Sherma in lockdownBuddha’s point is that the suffering will never end on its own or by us just by dealing with external causes, which is at best putting on a band-aid. This world, our whole world, is clearly suffering a whole lot of problems right now; and we can’t ignore it so much now that it is reaching everyone’s doorstep. When we have delusions and do negative actions we have no choice but to inhabit a world of suffering – sooner or later our karma bounces back on us. This world is a reflection of our mind and our karma. If we don’t change these, our experiences won’t change, and our world will just stay impure, unhealthy, and painful. In fact, it will get worse.

Be the change

We follow the crowd. We tend to follow what everyone else is up to. Right now we don’t really know what everyone is up to as we are not seeing them – so maybe we can think more independently? Or maybe not, I don’t know.

We are often waiting for other people to change – for example for the politicians to start behaving. Good luck with that. Vote for who you need to, but basically waiting for others to change is massively demoralizing because we have no control over them nor guarantees their motivation or behavior will magically improve. Please don’t misconstrue me as saying we don’t do practical things as well, as I talk about here – but you know what I mean.

Venerable Atisha said:

Since you cannot tame the minds of others until you have tamed your own, begin by taming your own mind.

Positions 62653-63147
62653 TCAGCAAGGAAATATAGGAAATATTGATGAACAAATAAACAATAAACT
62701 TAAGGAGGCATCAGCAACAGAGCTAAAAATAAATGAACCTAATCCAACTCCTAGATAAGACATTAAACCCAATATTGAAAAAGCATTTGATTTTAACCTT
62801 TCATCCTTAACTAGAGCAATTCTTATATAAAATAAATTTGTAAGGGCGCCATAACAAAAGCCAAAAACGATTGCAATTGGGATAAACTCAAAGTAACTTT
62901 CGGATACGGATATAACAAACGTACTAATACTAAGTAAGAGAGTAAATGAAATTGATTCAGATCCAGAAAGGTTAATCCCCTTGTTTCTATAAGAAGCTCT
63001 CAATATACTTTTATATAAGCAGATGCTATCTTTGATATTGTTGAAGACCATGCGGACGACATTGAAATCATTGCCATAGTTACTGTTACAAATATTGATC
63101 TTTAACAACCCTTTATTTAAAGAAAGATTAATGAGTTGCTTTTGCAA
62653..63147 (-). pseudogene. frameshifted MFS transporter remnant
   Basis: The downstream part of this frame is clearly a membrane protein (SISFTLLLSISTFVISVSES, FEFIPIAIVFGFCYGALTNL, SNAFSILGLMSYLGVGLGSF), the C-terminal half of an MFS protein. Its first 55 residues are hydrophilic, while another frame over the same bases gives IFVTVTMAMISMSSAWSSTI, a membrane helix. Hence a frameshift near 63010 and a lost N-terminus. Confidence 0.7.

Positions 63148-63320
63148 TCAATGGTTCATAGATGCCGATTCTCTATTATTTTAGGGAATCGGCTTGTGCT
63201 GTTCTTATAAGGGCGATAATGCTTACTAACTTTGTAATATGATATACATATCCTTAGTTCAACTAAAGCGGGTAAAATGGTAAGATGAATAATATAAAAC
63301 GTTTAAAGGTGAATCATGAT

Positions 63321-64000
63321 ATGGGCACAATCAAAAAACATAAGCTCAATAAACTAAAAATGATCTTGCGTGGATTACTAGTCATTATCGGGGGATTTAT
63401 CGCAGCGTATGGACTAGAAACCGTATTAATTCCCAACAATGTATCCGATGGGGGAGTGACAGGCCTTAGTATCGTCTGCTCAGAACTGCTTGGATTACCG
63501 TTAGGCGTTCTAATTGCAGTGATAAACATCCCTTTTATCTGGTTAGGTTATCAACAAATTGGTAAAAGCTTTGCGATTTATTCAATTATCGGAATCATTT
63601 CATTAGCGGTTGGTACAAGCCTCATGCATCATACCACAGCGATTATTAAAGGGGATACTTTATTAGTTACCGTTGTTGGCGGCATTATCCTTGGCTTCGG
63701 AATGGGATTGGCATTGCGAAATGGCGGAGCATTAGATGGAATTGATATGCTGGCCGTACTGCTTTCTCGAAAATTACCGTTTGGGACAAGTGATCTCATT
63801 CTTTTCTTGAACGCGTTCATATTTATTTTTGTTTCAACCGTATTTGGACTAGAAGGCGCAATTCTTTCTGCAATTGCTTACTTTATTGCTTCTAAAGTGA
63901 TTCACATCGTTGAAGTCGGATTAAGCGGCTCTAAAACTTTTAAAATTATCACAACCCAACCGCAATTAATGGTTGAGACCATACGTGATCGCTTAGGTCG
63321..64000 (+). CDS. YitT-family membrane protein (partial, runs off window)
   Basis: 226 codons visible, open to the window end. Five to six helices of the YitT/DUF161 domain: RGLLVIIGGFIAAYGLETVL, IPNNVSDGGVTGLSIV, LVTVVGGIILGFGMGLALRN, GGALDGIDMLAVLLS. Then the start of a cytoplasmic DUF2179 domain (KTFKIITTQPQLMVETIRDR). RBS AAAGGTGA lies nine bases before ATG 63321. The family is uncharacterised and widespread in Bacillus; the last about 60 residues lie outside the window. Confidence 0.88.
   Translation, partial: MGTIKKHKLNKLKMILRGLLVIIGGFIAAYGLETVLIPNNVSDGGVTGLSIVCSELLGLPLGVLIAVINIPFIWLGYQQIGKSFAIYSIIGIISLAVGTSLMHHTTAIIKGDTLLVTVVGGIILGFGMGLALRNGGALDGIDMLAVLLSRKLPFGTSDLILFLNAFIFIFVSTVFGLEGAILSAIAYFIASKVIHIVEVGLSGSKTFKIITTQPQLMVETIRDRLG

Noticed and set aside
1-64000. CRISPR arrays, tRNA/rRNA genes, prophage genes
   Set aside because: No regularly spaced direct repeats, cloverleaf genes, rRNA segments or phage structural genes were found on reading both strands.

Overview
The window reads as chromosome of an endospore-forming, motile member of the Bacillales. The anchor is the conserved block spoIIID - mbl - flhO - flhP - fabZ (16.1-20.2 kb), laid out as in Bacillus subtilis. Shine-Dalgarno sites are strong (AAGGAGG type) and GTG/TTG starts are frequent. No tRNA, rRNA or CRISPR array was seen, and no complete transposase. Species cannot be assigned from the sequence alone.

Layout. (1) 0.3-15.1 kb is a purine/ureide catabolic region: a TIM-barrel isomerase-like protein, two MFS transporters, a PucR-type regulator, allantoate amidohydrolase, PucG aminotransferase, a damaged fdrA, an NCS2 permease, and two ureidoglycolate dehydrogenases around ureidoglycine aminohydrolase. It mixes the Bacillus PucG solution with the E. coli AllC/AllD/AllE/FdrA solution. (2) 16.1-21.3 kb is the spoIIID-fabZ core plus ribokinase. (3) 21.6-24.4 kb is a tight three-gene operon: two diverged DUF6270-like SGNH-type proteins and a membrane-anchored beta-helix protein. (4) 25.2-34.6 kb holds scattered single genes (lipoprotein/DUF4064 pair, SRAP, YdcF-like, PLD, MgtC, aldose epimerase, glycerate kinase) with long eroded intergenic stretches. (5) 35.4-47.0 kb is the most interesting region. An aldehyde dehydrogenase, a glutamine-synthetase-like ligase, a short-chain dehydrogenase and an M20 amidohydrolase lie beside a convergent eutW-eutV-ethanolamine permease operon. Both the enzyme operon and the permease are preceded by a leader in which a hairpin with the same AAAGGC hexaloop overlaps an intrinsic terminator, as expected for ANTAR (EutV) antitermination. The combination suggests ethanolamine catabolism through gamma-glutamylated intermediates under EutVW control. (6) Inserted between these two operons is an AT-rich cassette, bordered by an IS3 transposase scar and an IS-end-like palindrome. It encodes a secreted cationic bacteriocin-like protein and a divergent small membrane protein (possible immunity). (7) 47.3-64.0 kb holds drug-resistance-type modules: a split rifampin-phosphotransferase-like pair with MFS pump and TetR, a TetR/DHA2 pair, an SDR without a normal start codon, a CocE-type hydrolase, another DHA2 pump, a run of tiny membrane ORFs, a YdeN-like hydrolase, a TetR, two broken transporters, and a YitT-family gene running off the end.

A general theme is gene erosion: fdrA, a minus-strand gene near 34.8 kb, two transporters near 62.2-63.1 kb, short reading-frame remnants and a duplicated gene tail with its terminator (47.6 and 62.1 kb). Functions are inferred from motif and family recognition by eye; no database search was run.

Sherma 2 in lockdownWe try to tame others’ minds, but that’s not how it works. If our mind is uncontrolled and polluted by delusions such as selfishness, we’re as much a part of the problem as anyone else; and there is no way we can control others’ minds or behavior.

I was wondering what would have happened if Buddha had waited for everyone else to change? Where would we be now? Prince Siddhartha figured samsara out when he left the palace and saw in turn a sick person, an old person, and a corpse. This is bad, he thought, I can see that this is bad. Life is based on a crumbling edifice of sickness, ageing, death, not getting what we want, getting what we don’t want, or feeling basically dissatisfied.

Rather than just putting his head back under his soft luxurious royal pillow or immersing himself in his palatial distractions, Prince Siddhartha decided to do something about this. He got rid of the two cloths from the mirror of his mind, and gave 84,000 teachings to show how we could do the same. The path to enlightenment is now all laid out for us in black and white.

It is not as if we don’t have the potential to follow this path, like countless people have done already:

Geshe-la prostrating to Buddha high resFrom this point of view sentient beings are like enlightened beings. Their root mind, their own mind, is completely pure. Their own mind is like a blue sky and their delusions and all other conceptions are like clouds that temporarily arise. From another point of view sentient beings mistakenly identify themselves and are harmed by delusions. They endlessly experience immense suffering as hallucinations. Therefore we need to develop compassion for them, and liberate them from their deep hallucination of mistaken appearance by showing them the real nature of things, which is the emptiness of all phenomena. ~ How to Transform Your Life

I don’t know what we are waiting for. We can complain as much as we like about other people, but it doesn’t help a single thing.